Has anyone experimented or heard of what might happen if a kayak design borrowed from the new shaped alpine skis with a wider bow and stern, but slightly narrower midship? I figure it would probably be a disaster on a longer touring boat, but wonder about its' application to a whitewater or surfing style hull. Carved turns? Probably a stupid "think out side of the boat" thought and ready to have holes poked into the hull.
I would think that the water would see the boat as ending at the mid point thus cutting the wateline in half…
Like two small boats following each other… GH
Savage Fury, early planing hull
designed by Corran Addison:
What is interesting is that this design came out in 1996, but is now out of production. If it has been around that long I wonder why others haven't played with this concept or there is a reason why it is now out of production? I wonder what would happen if it were stretched out towards a sporting/touring length?
Shaped skis work because they flex when edged. A kayak hull doesn’t, nor does it carve turns, except when surfing.
It is my experience that the best way to
turn a kayak underway is to put it on edge with a low brace (like leaning into an eddy). It seems to me that a boat with more width at the bow and stern would be very difficult to turn on edge. Putting a ‘peanut’ boat on edge would lengthen the waterline.
For a touring kayak, the indent in the middle of the boat would create cavatation and reduce speed.
I think it’s a bad design for a boat.
bigger bow wave
hard to maneuver (deep carving at the ends), more abrupt transition at the end of the stern.
I have serious doubts.
I own a Savage Fury and really enjoyed it back in 96, but felt that the hourglass shape needed to be higher out of the water when paddling. That way you could “engage” the shape when you needed it (surfing, hole riding, etc). So I built two fiberglass whitewater boats using this theory:
They are fun boats to paddle and as you would guess from having wide points behind your hips and near your feet, stable. The shape works without having to flex the boat!
Your talking about H2O in two completely different states. One solid, (your riding on top of it to be simplistic) where reduced area in the middle reduces friction yet still cuts a turn really well due to the width at the ends, and one as water, where hydrodynamics and flow come into play. I personally can’t see it happening. Flow around this curve just to abutt against another one to flow around…
It’s all fun to talk about and play with though…
We don’t see much of that here in the east, but some skiers in the west have days where their skis aren’t making contact with a hard surface at all, but are still benefitting from the hourglass shape. Although powdersnow still isn’t the same as water, it might mirror water’s behavior a bit. I also re-thought Bnystrom’s point about a ski having to be bent as part of the carving process and wondered if a boat’s inherent rocker is really doing what a ski is getting from being bent? Also part of a ski’s purpose to bend besides to help initiate a carved turn is also to act as a shock absorber, which a boat’s design doesn’t have to be quite as concerned about. It is interesting and neat to see that some people have at least tried out this design which up to now I was totally unaware of.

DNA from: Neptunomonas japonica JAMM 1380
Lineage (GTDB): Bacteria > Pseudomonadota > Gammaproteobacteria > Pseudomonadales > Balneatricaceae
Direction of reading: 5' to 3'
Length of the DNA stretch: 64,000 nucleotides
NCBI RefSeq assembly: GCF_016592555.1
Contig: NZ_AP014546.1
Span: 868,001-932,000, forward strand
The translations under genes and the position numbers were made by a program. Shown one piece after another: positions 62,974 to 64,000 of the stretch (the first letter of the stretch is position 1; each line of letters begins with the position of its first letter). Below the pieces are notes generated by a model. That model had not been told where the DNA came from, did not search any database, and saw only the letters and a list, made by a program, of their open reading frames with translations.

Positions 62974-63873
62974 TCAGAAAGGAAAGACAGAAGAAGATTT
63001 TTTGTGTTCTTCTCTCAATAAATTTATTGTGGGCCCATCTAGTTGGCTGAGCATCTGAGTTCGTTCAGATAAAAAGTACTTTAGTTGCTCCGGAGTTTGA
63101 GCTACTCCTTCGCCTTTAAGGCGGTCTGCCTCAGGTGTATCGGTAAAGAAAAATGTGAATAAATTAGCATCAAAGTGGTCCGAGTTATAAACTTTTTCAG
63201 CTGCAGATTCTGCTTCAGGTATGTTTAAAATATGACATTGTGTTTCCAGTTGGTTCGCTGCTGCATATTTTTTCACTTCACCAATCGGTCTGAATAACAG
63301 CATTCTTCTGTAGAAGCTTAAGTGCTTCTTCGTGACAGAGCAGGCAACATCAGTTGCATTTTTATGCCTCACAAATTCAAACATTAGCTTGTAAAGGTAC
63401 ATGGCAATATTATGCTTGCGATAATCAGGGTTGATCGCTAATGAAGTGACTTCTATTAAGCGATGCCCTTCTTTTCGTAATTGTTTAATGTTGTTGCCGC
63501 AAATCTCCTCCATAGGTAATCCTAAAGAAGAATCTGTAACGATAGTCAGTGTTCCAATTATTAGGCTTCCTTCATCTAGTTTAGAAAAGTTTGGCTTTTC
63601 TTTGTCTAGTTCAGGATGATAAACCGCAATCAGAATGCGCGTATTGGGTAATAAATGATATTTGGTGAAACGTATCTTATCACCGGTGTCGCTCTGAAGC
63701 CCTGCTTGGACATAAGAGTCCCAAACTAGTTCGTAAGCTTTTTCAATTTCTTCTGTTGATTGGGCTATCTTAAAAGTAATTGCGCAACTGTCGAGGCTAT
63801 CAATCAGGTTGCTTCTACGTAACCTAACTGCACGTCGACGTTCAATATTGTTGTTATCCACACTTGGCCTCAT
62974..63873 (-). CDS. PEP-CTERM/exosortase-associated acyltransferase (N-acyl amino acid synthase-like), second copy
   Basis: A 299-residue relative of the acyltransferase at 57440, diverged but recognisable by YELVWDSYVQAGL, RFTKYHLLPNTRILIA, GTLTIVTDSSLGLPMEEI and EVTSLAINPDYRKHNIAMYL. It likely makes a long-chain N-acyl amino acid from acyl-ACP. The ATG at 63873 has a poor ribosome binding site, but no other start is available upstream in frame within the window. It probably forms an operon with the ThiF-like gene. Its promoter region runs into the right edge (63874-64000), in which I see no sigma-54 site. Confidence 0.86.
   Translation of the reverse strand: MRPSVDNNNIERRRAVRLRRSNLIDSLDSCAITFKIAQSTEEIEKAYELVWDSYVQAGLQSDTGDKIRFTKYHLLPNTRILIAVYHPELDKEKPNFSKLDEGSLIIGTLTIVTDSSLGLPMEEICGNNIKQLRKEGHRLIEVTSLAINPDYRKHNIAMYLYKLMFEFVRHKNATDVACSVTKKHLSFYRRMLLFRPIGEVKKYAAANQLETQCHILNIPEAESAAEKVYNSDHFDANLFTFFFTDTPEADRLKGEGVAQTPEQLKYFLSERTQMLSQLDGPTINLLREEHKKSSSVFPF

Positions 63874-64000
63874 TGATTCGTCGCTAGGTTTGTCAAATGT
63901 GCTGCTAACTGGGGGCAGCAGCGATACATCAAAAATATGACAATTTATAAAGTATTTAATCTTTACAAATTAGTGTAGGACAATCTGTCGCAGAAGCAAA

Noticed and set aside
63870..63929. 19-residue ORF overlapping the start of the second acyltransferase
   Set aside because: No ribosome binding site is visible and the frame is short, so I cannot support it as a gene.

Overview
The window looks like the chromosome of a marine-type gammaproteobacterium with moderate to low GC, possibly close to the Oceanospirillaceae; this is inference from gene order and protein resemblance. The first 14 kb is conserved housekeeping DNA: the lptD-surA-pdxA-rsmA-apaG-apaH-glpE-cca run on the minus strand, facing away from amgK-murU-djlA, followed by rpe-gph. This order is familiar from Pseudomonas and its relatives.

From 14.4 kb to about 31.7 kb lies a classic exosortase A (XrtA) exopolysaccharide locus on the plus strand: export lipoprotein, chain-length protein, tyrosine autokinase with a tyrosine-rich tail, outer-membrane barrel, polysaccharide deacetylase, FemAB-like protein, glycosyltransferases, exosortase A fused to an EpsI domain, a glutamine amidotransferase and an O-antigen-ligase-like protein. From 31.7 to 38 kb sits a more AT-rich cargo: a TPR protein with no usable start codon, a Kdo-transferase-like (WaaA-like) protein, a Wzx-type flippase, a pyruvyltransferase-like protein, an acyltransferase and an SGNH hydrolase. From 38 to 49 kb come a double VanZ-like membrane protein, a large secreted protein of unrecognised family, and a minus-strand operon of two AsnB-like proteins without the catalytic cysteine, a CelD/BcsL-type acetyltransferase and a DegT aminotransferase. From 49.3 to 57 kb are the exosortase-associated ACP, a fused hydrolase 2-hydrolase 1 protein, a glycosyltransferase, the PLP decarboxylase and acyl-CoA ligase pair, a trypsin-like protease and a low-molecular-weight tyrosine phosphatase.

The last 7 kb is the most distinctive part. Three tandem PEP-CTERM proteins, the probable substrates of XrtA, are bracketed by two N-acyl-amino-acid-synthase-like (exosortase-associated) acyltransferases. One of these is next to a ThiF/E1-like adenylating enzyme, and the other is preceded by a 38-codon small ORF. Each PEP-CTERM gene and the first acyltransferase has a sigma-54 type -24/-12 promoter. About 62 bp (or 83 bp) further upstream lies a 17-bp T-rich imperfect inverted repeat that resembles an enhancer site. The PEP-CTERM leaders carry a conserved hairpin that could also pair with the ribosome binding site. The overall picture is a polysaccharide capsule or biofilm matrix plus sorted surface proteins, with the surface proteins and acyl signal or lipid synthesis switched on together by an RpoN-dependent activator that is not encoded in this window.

Well I’m glad to have your view.
Seems to be much more informed than mine.
I’m the guy on the slopes with straight skis (pre-shape era, they actually still have a bit of shape for straight skis). I hate shape skis, I can turn and carve well enough myself thank you, and I an go longer with straights - also faster. My legs tire easier but when I’m tired, I don’t have to worry about veering off into the trees…
There’s a big difference…
…between an 8’ whitewater boat and a 16’+ sea kayak. I doubt that the same profile would work as well in the longer boat.
It all depends…
on where you place the volume. Look at a downriver race kayak. They are 14’6" long and at the water line are 14" wide. However, they add volume above the water line and behind the paddler to create a much wider surface area that allows the boat to carve tight curves when leaned.
Example: http://www.vajdamr.sk/ click on the link for downriver racing.
I thought the purpose…
…of the width high on the hull behind the paddler was to get around the rule that specifies a minumum beam without having a lot of boat in the water or having a wide deck in the way of the paddle stroke? It seems to me that having the volume behind the paddler like that would make the boat more difficult to turn than if the paddler was sitting above the pivot point. Am I missing something here?